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The Arts and Medicine
April 18, 2017

Look. Listen. Receive.Surrendering to the Art

Author Affiliations
  • 1Duke Divinity School, Theology, Medicine, and Culture Fellowship, Durham, North Carolina; and University of South Carolina School of Medicine, Columbia
JAMA. 2017;317(15):1508-1509. doi:10.1001/jama.2017.2397

The first demand any work of art makes upon us is surrender. Look. Listen. Receive. Get yourself out of the way. (There is no good asking first whether the work before you deserves such a surrender, for until you have surrendered you cannot possibly find out.)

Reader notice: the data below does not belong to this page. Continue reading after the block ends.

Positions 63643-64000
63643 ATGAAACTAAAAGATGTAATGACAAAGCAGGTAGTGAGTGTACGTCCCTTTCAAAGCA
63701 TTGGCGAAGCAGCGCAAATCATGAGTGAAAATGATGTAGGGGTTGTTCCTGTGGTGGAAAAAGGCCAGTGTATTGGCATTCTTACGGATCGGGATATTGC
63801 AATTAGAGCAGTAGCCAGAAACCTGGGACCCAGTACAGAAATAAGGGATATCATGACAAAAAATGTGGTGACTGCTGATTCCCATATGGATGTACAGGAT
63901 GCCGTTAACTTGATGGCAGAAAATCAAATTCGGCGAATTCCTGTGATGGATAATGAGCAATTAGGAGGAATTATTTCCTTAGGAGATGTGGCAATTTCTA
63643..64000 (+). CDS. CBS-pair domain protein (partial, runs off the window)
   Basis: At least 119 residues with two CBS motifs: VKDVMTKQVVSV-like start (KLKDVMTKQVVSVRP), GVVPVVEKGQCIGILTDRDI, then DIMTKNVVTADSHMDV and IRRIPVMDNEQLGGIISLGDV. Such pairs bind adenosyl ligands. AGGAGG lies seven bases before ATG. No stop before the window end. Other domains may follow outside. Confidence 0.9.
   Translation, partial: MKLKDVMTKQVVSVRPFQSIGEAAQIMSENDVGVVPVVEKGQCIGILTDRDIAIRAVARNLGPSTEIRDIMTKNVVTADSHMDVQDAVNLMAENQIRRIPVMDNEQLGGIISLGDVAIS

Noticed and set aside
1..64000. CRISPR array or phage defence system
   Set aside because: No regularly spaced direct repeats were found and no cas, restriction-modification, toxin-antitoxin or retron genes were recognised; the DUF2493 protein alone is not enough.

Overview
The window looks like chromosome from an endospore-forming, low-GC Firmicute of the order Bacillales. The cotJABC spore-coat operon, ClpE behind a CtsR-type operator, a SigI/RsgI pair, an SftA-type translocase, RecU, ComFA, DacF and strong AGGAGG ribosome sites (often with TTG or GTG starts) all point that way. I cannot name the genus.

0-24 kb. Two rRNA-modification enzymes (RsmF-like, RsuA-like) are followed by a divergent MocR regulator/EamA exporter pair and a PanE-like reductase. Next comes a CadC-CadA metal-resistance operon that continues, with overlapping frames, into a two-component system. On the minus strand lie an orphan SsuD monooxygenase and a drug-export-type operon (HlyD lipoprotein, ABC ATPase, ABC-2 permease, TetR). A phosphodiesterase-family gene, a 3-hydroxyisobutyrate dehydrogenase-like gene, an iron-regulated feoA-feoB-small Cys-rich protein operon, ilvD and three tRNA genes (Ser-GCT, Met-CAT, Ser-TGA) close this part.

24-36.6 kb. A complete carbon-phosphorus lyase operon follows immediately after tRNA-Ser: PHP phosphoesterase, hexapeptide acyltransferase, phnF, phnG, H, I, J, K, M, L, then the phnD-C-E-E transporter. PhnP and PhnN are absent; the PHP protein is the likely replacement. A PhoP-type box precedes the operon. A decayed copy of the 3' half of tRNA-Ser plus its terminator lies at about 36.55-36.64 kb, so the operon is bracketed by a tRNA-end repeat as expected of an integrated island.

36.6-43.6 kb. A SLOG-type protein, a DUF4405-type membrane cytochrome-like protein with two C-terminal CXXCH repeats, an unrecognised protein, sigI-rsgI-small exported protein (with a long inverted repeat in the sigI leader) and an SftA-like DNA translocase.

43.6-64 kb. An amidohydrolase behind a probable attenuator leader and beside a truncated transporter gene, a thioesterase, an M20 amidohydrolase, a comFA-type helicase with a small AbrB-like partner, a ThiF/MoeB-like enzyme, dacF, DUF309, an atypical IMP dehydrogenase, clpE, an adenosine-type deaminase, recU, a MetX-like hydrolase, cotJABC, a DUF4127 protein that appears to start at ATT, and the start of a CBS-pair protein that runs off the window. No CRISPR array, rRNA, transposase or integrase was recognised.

In 1899, Louis-Ernest Barrias (1841-1905) completed his sculpture La Nature se dévoilant à la Science (Nature Unveiling Herself Before Science)—featured on the June 16, 1993, cover of JAMA. Nature is personified as a beautiful woman, veiled in layered robes of bronze, caught in the midst of removing her outermost cloak.1 Her breasts are exposed, but any suggestion of eroticism is lost in the modesty and elegance of her form. She stands gently, humbly removing her gown, but seems aware of us, observing our repose, character, pride, and motives. She is eager to show us her mysteries, but protective of her dignity. Through this personification, Barrias teaches us an approach to art and nature that forms the patient-physician relationship: patients reveal themselves to us as physicians just as nature reveals herself before science.

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